Meta faces EU complaints over plans to use personal data for AI

6 Jun 2024

Image: © Joao/

Meta wants to get access to more data to train its AI models, but Noyb says the plans are in breach of GDPR and also criticised Ireland’s DPC.

Meta is facing a fresh wave of complaints over its data practices, but this time the concern is about personal data being used for AI.

Noyb, the privacy advocacy group, has filed complaints against Meta to 11 data protection authorities, including Ireland’s Data Protection Commission (DPC). The complaint relates to updates to Meta’s privacy policy, which are scheduled to go into effect from 26 June.

According to the updates, Meta plans to use data from its products to train its various AI models – data that could include personal details of some users through “public and licensed data”. Noyb says the new policy will breach GDPR rules and wants the EU authorities to launch “an urgency procedure” to stop the change.

Instead of asking users for their consent, Meta is arguing that it has a “legitimate interest” to collect and process this data. The company used this same legal basis for its personalised advertising policies, but this basis was rejected by the European Court of Justice last year.

Noyb says Meta is using the same legal basis to justify an “even broader and more aggressive use of people’s personal data” to train its AI technology. Noyb founder Max Schrems argues that Meta’s use of ‘AI technology’ is “an extremely broad term” that has “no real legal limit”.

“Meta doesn’t say what it will use the data for, so it could either be a simple chatbot, extremely aggressive personalised advertising or even a killer drone,” Schrems said. “Meta also says that user data can be made available to any ‘third party’ – which means anyone in the world.”

Meta references various third parties it shares data with, including advertisers, marketing vendors, service providers, external researchers and other third parties that want to access data through legal requests.

Meta rejected NOYB’s criticism and said it uses publicly available online and licensed information to train AI as well as information that people have shared publicly on its products and services, Reuters reports.

But the update privacy notes that information may be processed on individuals even if they don’t use Meta’s products and services.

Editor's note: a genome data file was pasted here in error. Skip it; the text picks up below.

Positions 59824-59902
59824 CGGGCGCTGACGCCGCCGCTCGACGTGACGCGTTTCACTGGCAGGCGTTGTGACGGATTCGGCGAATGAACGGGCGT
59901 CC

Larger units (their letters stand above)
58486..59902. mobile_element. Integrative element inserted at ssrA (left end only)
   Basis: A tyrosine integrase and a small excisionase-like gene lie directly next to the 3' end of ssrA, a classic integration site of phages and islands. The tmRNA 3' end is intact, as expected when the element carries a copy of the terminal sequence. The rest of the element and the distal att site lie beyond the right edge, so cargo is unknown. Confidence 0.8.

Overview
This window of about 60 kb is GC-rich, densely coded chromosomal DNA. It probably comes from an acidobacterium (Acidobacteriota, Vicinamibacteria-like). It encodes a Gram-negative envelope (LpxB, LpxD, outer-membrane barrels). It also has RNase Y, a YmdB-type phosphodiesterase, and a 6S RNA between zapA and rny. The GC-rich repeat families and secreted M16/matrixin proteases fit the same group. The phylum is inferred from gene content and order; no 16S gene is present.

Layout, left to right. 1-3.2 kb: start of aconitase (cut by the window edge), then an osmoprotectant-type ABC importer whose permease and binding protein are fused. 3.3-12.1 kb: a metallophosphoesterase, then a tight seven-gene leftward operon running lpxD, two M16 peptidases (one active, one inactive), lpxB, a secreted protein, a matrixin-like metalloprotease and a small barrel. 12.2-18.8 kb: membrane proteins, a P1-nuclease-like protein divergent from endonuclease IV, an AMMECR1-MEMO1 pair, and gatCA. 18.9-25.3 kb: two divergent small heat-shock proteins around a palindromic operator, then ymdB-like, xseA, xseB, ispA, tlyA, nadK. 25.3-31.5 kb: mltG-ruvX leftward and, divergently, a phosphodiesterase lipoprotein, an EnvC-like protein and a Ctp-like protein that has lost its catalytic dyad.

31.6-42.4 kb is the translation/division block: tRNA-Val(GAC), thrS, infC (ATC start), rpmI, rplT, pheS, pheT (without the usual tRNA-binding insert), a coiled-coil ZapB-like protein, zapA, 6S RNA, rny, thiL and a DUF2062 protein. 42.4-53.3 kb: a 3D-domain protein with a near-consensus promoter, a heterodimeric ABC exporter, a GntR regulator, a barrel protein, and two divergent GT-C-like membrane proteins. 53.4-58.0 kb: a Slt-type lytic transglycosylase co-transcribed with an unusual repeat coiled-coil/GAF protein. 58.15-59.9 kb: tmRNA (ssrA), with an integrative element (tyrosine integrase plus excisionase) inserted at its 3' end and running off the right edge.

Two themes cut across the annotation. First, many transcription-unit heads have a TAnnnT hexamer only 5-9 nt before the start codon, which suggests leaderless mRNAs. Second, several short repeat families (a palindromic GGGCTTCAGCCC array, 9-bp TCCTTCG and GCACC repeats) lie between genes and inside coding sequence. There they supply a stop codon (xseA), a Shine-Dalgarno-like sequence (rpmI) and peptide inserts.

“For example, this could happen if you appear anywhere in an image shared on our products or services by someone who does use them or if someone mentions information about you in posts or captions that they share on our products and services,” Meta said in a blogpost.

Noyb has also issued complaints against Meta over its subscription model, which sees users either pay for an ad-free version of its apps or consent to targeted advertising. Opponents of this model such as Noyb have dubbed it a ‘consent-or-pay’ smokescreen that aims to justify a massive collection of data.

DPC criticism

Meanwhile, Noyb claimed this “blatant breach” of GDPR is being allowed due to a “deal” between Meta and Ireland’s DPC. The group referenced a recent article by The Journal on how users can opt out of having their Facebook data used to train Meta’s AI.

Noyb has been critical of the DPC in the past for how it deals with tech giants such as Meta and noted that one of its previous fines against Meta was increased after the European Data Protection Board stepped in.

“It is mind-boggling that the DPC continues to let the misuse of the non-public personal data of about 400 million European users go unchecked,” Schrems said.

The DPC did not respond to a request for comment from at time of publication.

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Leigh Mc Gowran is a journalist with Silicon Republic